Complete Guide to Gradient Boosting and XGBoost in R


Updated: August 22, 2022.

R XGBoost and Gradient Boosting

Gradient boosting is one of the most effective techniques for building machine learning models. It is based on the idea of improving the weak learners (learners with insufficient predictive power). Today you’ll learn how to work with XGBoost in R and many other things – from data preparation and visualization, to feature importance of predictive models.

Do you want to learn more about machine learning with R? Check our complete guide to decision trees.

Table of contents:


Introduction to Gradient Boosting

The general idea behind gradient boosting is to combine weak learners to produce a more accurate model. These “weak learners” are essentially decision trees, and gradient boosting aims to combine multiple decision trees to lower the model error somehow. 

The term “boosting” was introduced for the first time successfully in AdaBoost (Adaptive Boosting). This algorithm combines multiple single split decision trees. AdaBoost puts more emphasis on observations that are more difficult to classify by adding new weak learners where needed.

In a nutshell, gradient boosting is comprised of only three elements:

  • Weak Learners – simple decision trees that are constructed based on purity scores (e.g., Gini).
  • Loss Function – a differentiable function you want to minimize. In regression, this could be a mean squared error, and in classification, it could be log loss
  • Additive Models – additional trees are added where needed, and a functional gradient descent procedure is used to minimize the loss when adding trees.

You now know the basics of gradient boosting. The following section will introduce the most popular gradient boosting algorithm – XGBoost.

Introduction to R XGBoost

XGBoost stands for eXtreme Gradient Boosting and represents the algorithm that wins most of the Kaggle competitions. It is an algorithm specifically designed to implement state-of-the-art results fast.

XGBoost is used both in regression and classification as a go-to algorithm. As the name suggests, it utilizes the gradient boosting technique to accomplish enviable results – by adding more and more weak learners until no further improvement can be made. 

Today you’ll learn how to use the XGBoost algorithm with R by modeling one of the most trivial datasets – the Iris dataset – starting from the next section.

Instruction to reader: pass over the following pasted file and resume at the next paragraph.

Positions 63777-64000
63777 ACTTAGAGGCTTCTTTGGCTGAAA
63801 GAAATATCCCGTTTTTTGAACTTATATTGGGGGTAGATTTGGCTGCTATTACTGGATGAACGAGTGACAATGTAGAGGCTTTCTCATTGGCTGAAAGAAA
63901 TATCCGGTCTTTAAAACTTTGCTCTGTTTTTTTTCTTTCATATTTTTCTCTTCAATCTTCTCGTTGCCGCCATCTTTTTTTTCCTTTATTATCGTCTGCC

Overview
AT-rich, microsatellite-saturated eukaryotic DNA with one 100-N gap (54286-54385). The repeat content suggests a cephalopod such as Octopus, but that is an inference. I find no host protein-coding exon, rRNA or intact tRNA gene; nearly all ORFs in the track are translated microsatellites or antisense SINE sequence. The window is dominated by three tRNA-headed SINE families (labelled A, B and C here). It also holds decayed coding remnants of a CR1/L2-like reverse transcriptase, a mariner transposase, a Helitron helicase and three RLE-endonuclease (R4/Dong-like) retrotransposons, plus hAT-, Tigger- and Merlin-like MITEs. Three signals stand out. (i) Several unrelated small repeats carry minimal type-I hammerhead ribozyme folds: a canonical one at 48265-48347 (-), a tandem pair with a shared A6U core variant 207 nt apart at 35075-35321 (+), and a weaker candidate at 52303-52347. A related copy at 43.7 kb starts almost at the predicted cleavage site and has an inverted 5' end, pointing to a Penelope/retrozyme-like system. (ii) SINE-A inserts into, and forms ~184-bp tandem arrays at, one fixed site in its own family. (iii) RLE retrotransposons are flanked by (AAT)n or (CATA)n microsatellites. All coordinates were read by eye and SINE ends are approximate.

Dataset Loading and Preparation

As mentioned earlier, the Iris dataset will be used to demonstrate how the XGBoost algorithm works. Let’s start simple with a necessary first step – library and dataset imports. You’ll need only a few, and the dataset is built into R:

library(xgboost)
library(caTools)
library(dplyr)
library(cvms)
library(caret)

head(iris)

Here’s what the first couple of rows looks like:

Image 1 – The first six rows of the Iris dataset

There’s no point in further exploration of the dataset, as anyone in the world of data already knows everything about it. 

The next step is dataset splitting into training and testing subsets. The following code snippet splits the dataset in a 70:30 ratio and then further splits the dataset in features (X) and target (y) for both subsets. This step is necessary for the training process:

set.seed(42)
sample_split <- sample.split(Y = iris$Species, SplitRatio = 0.7)
train_set <- subset(x = iris, sample_split == TRUE)
test_set <- subset(x = iris, sample_split == FALSE)

y_train <- as.integer(train_set$Species) - 1
y_test <- as.integer(test_set$Species) - 1
X_train <- train_set %>% select(-Species)
X_test <- test_set %>% select(-Species)

You now have everything needed to start with the training process. Let’s do that in the next section.

Predictive Modeling with R XGBoost

XGBoost uses something known as a DMatrix to store data. DMatrix is nothing but a specific data structure used to store data in a way optimized for both memory efficiency and training speed. 

Besides the DMatrix, you’ll also have to specify the parameters for the XGBoost model. You can learn more about all the available parameters here, but we’ll stick to a subset of the most basic ones.

The following snippet shows you how to construct DMatrix data structures for both training and testing subsets and how to build a list of parameters:

xgb_train <- xgb.DMatrix(data = as.matrix(X_train), label = y_train)
xgb_test <- xgb.DMatrix(data = as.matrix(X_test), label = y_test)
xgb_params <- list(
  booster = "gbtree",
  eta = 0.01,
  max_depth = 8,
  gamma = 4,
  subsample = 0.75,
  colsample_bytree = 1,
  objective = "multi:softprob",
  eval_metric = "mlogloss",
  num_class = length(levels(iris$Species))
)

Now you have everything needed to build a model. Here’s how:

xgb_model <- xgb.train(
  params = xgb_params,